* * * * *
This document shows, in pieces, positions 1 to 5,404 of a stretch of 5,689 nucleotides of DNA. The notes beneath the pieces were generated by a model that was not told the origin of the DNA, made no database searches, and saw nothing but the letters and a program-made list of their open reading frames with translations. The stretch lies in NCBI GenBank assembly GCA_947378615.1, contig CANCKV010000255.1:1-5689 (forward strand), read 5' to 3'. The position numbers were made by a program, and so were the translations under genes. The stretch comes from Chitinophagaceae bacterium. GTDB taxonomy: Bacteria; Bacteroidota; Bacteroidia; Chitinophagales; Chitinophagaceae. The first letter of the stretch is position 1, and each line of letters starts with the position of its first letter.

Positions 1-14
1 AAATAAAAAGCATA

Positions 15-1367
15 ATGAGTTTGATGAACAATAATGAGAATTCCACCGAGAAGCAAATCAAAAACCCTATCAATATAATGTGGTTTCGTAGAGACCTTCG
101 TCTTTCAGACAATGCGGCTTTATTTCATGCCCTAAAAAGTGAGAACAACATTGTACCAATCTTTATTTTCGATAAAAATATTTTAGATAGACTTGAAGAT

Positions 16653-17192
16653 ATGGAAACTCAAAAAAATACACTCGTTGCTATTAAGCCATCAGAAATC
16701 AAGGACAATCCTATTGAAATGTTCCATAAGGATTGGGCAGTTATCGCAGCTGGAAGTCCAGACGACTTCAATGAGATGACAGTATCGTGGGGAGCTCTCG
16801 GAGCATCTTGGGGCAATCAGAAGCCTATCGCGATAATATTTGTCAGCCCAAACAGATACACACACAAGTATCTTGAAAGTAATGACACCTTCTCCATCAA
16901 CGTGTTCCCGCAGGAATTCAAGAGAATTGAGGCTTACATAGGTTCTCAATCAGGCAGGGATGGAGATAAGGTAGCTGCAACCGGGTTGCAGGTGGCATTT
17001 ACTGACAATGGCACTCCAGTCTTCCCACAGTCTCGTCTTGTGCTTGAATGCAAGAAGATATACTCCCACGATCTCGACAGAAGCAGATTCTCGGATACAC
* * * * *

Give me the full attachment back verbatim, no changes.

This document shows, in pieces, positions 1 to 5,404 of a stretch of 5,689 nucleotides of DNA. The notes beneath the pieces were generated by a model that was not told the origin of the DNA, made no database searches, and saw nothing but the letters and a program-made list of their open reading frames with translations. The stretch lies in NCBI GenBank assembly GCA_947378615.1, contig CANCKV010000255.1:1-5689 (forward strand), read 5' to 3'. The position numbers were made by a program, and so were the translations under genes. The stretch comes from Chitinophagaceae bacterium. GTDB taxonomy: Bacteria; Bacteroidota; Bacteroidia; Chitinophagales; Chitinophagaceae. The first letter of the stretch is position 1, and each line of letters starts with the position of its first letter.

Positions 1-14
1 AAATAAAAAGCATA

Positions 15-1367
15 ATGAGTTTGATGAACAATAATGAGAATTCCACCGAGAAGCAAATCAAAAACCCTATCAATATAATGTGGTTTCGTAGAGACCTTCG
101 TCTTTCAGACAATGCGGCTTTATTTCATGCCCTAAAAAGTGAGAACAACATTGTACCAATCTTTATTTTCGATAAAAATATTTTAGATAGACTTGAAGAT

Positions 16653-17192
16653 ATGGAAACTCAAAAAAATACACTCGTTGCTATTAAGCCATCAGAAATC
16701 AAGGACAATCCTATTGAAATGTTCCATAAGGATTGGGCAGTTATCGCAGCTGGAAGTCCAGACGACTTCAATGAGATGACAGTATCGTGGGGAGCTCTCG
16801 GAGCATCTTGGGGCAATCAGAAGCCTATCGCGATAATATTTGTCAGCCCAAACAGATACACACACAAGTATCTTGAAAGTAATGACACCTTCTCCATCAA
16901 CGTGTTCCCGCAGGAATTCAAGAGAATTGAGGCTTACATAGGTTCTCAATCAGGCAGGGATGGAGATAAGGTAGCTGCAACCGGGTTGCAGGTGGCATTT
17001 ACTGACAATGGCACTCCAGTCTTCCCACAGTCTCGTCTTGTGCTTGAATGCAAGAAGATATACTCCCACGATCTCGACAGAAGCAGATTCTCGGATACAC